The greater petrosal nerve emerges from the geniculate ganglion and courses anteriorly through a small canal. It emerges through a small hiatus into the middle cranial fossa and continues anteriorly in a groove directed toward the foramen lacerum. The nerve then passes through a tunnel in the cartilage filling the foramen or through a canal in nearby bone. After exiting the basal surface of the skull posterior to the medial pterygoid plate of the sphenoid bone, the nerve heads anteriorly through the pterygoid (Vidian) canal. The pterygoid canal courses through the sphenoid bone at the base of the medial pterygoid plate. Before entering the canal, the nerve merges with the deep petrosal nerve. The newly formed nerve of the pterygoid canal (Vidian nerve) exits anteriorly into the pterygopalatine fossa. The nerve merges with the pterygopalatine ganglion, which is associated with branches of the maxillary nerve (CN V2). Sensory and sympathetic fibers pass through the ganglion and follow the branches of the maxillary nerve throughout the nasal and oral cavities. Presynaptic parasympathetic fibers synapse in the ganglion. Postsynaptic fibers project through the same nerves to innervate glands of the oral and nasal mucosa. Visceral motor fibers innervating the lacrimal gland also originate in the pterygopalatine ganglion. These fibers run from the ganglion to the infraorbital nerve (CN V2) and follow the zygomaticotemporal nerve along the lateral wall of the orbit. They then follow the lacrimal nerve (V1) to the gland. The lacrimal nerve itself is primarily sensory and innervates the periorbital skin.

As the facial nerve descends posteriorly to the tympanic cavity, two small but important branches emerge. The first is the motor branch to the stapedius muscle. The belly of the stapedius is contained within the pyramid. Its tendon emerges through the apex of the pyramid to attach to the body of the stapes. Contraction of the stapedius dampens the vibration of the ossicles, thus protecting against loud sounds. The second branch in this region is the chorda tympani. It branches from the motor trunk before it exits the stylomastoid foramen and enters the tympanic cavity through a small canal in the posterior wall. It then runs anterolaterally, deep to the tympanic membrane. As it does so, it runs between the vertical processes of the incus and the malleus. The chorda tympani courses anteriorly and inferiorly through the temporal bone and emerges from the basal surface of the skull through the petrotympanic fissure. The nerve then courses through the infratemporal fossa along the superficial surface of the medial pterygoid muscle before joining with the lingual nerve. Sensory fibers in the chorda tympani course with branches of the lingual nerve to supply taste receptors in the anterior two-thirds of the tongue. Presynaptic parasympathetic fibers synapse in the submandibular ganglion. Postsynaptic fibers supply the submandibular and sublingual salivary glands.

In addition to its complex branching pattern, the facial nerve has many functional components. To summarize, the facial nerve is primarily a motor nerve that supplies branchiomeric muscles. These are primarily the muscles of facial expression but also include the stapedius, stylohyoid, and posterior belly of the digastric muscle. Another important function of the facial nerve is to supply visceral motor fibers that supply the lacrimal gland, the submandibular and sublingual salivary glands, and mucus-secreting glands of the nasal and oral cavities. The facial nerve has an important sensory component. The special sensory component that supports taste in the anterior two-thirds of the tongue is ultimately carried by the lingual nerve. There is a minor component of general sensation from innervation of a small patch of skin on the posterior surface of the auricle.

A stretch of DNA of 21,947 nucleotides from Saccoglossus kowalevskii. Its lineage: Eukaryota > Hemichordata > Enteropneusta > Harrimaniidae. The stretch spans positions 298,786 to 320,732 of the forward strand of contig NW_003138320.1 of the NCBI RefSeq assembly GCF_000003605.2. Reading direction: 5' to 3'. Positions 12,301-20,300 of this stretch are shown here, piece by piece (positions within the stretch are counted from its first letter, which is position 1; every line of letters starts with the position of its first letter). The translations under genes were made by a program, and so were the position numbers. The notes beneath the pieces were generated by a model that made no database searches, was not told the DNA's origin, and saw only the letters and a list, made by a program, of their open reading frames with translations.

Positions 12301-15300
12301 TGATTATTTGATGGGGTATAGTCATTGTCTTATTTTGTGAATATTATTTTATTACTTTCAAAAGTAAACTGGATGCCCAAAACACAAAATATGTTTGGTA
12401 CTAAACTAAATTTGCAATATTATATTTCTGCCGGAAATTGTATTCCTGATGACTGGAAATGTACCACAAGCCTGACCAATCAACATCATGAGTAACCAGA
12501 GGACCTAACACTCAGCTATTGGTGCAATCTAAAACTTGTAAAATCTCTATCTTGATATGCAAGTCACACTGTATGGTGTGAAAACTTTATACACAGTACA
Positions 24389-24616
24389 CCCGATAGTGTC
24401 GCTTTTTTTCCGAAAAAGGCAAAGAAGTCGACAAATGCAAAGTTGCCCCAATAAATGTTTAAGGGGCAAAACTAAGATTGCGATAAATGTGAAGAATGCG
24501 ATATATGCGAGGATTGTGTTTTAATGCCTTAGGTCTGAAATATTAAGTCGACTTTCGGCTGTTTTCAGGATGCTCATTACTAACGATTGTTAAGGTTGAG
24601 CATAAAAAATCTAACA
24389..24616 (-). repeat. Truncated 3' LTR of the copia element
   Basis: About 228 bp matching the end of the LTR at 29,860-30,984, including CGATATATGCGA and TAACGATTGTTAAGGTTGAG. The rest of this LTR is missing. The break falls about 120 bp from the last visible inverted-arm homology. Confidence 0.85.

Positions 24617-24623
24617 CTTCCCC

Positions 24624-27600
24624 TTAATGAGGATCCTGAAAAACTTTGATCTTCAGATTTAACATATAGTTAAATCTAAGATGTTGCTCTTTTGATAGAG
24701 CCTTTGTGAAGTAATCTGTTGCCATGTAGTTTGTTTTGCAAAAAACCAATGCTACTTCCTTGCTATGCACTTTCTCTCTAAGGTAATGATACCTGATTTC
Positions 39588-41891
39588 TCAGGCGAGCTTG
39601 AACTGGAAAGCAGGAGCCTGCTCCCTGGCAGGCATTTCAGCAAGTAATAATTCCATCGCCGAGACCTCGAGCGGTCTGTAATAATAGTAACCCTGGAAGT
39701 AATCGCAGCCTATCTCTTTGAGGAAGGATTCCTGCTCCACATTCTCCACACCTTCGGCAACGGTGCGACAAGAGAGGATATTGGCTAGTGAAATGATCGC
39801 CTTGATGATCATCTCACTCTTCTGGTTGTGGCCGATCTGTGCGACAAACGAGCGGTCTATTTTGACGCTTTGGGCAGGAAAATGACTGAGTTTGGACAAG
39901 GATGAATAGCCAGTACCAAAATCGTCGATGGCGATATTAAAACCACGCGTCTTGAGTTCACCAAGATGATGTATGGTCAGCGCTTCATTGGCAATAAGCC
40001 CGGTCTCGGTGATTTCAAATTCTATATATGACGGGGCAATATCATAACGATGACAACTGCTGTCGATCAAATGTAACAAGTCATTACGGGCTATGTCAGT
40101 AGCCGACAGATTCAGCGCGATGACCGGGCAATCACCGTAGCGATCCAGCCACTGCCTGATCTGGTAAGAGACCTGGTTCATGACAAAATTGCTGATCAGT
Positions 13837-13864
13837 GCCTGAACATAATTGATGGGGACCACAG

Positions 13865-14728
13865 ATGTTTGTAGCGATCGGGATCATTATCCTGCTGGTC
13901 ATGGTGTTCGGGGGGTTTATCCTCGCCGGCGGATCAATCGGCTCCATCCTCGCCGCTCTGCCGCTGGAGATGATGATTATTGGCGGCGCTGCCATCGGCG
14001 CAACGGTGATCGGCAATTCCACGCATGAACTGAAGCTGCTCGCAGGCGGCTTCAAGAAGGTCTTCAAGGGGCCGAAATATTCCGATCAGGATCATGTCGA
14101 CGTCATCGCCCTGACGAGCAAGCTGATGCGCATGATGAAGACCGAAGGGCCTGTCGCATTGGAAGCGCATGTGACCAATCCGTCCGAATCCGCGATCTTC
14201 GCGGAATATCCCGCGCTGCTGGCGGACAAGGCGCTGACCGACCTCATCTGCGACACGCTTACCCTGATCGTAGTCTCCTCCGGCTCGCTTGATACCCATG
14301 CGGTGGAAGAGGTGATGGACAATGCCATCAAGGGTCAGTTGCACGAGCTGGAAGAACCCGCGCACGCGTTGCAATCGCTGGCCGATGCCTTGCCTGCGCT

40.1 A 44-year-old man complains of difficulty hearing from the right ear and headaches. He also has facial muscles weakness. Which of the following is the most likely explanation?
    A. Peripheral CN VII palsy
    B. Peripheral CN VIII palsy
    C. Cerebellar pontine angle lesion
    D. Trigeminal ganglion lesion
40.2 An injury to the facial nerve (CN VII) as it leaves the stylomastoid foramen would disrupt which function?
    A. Taste to the posterior tongue
    B. Sensation to the cornea
    C. Sensation to the cheek
    D. Sensation to the anterior scalp
    E. Wrinkling of the forehead

40.3 A 33-year-old woman suffered a skull fracture that led to a unilateral facialnerve palsy. Which of the following fractures was most likely responsible?
    A. Frontal calvaria
    B. Temporal bone fracture involving the squamous part
    C. Occipital fracture
    D. Basilar fracture involving the mastoid area

40.1 C. When multiple nerves are affected, it is unlikely to be a peripheral disorder. Cranial nerves VII and VIII exit in close proximity from the pons. A schwannoma involving the cerebellopontine angle can affect both cranial nerves.

40.2 E. Forehead wrinkling results from contraction of the frontalis muscle, which is innervated by the facial nerve. The facial nerve is responsible for taste in the anterior two-thirds of the tongue, but the chorda tympani emerges before the main trunk exits through the stylomastoid foramen. Sensation of the cornea and sensation to the cheek are supplied by the trigeminal nerve.

40.3 D. The basilar fracture involving the mastoid region of the temporal bone may
impinge on the facial nerve as it exits the stylomastoid foramen.

 Sensory fibers in the chorda tympani course with branches of the lingual nerve to supply taste receptors in the anterior two-thirds of the tongue.
 The facial nerve supplies most of the muscles involved with facial expression but also supplies the stapedius, stylohyoid, and posterior belly of the digastric muscle.
 CN VII carries visceral motor neurons that supply the lacrimal gland, the submandibular and sublingual salivary glands, and mucus-secreting glands of the nasal and oral cavities.


Gilroy AM, MacPherson BR, Ross LM. Atlas of Anatomy, 2nd ed. New York, NY: Thieme Medical Publishers; 2012:488−489, 492−493, 504−505, 514−515, 528−530. 

Moore KL, Dalley AF, Agur AMR. Clinically Oriented Anatomy, 7th ed. Baltimore, MD: Lippincott Williams & Wilkins; 2014:853−855, 861, 1068−1070. 

Netter FH. Atlas of Human Anatomy, 6th ed. Philadelphia, PA: Saunders; 2014: plates 24, 124.